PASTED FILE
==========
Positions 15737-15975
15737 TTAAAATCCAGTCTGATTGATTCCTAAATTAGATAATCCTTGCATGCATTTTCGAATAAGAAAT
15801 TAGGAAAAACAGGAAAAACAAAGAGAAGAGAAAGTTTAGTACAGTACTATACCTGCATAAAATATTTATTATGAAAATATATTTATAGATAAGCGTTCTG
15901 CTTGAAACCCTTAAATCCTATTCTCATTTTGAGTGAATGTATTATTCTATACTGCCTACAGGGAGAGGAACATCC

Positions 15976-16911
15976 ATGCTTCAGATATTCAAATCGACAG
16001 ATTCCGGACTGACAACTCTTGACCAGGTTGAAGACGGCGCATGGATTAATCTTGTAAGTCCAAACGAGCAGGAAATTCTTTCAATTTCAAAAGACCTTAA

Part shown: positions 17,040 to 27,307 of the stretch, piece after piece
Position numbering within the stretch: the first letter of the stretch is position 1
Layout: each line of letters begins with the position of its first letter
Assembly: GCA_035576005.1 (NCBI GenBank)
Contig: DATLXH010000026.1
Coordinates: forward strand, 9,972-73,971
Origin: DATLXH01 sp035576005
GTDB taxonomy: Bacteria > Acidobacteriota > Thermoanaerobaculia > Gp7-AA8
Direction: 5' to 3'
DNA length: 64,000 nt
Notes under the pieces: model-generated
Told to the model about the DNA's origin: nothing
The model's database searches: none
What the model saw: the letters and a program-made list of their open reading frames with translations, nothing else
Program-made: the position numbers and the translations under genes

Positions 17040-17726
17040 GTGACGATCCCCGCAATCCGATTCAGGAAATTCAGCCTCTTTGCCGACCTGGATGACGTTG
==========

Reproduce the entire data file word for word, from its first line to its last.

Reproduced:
Positions 15737-15975
15737 TTAAAATCCAGTCTGATTGATTCCTAAATTAGATAATCCTTGCATGCATTTTCGAATAAGAAAT
15801 TAGGAAAAACAGGAAAAACAAAGAGAAGAGAAAGTTTAGTACAGTACTATACCTGCATAAAATATTTATTATGAAAATATATTTATAGATAAGCGTTCTG
15901 CTTGAAACCCTTAAATCCTATTCTCATTTTGAGTGAATGTATTATTCTATACTGCCTACAGGGAGAGGAACATCC

Positions 15976-16911
15976 ATGCTTCAGATATTCAAATCGACAG
16001 ATTCCGGACTGACAACTCTTGACCAGGTTGAAGACGGCGCATGGATTAATCTTGTAAGTCCAAACGAGCAGGAAATTCTTTCAATTTCAAAAGACCTTAA

Part shown: positions 17,040 to 27,307 of the stretch, piece after piece
Position numbering within the stretch: the first letter of the stretch is position 1
Layout: each line of letters begins with the position of its first letter
Assembly: GCA_035576005.1 (NCBI GenBank)
Contig: DATLXH010000026.1
Coordinates: forward strand, 9,972-73,971
Origin: DATLXH01 sp035576005
GTDB taxonomy: Bacteria > Acidobacteriota > Thermoanaerobaculia > Gp7-AA8
Direction: 5' to 3'
DNA length: 64,000 nt
Notes under the pieces: model-generated
Told to the model about the DNA's origin: nothing
The model's database searches: none
What the model saw: the letters and a program-made list of their open reading frames with translations, nothing else
Program-made: the position numbers and the translations under genes

Positions 17040-17726
17040 GTGACGATCCCCGCAATCCGATTCAGGAAATTCAGCCTCTTTGCCGACCTGGATGACGTTG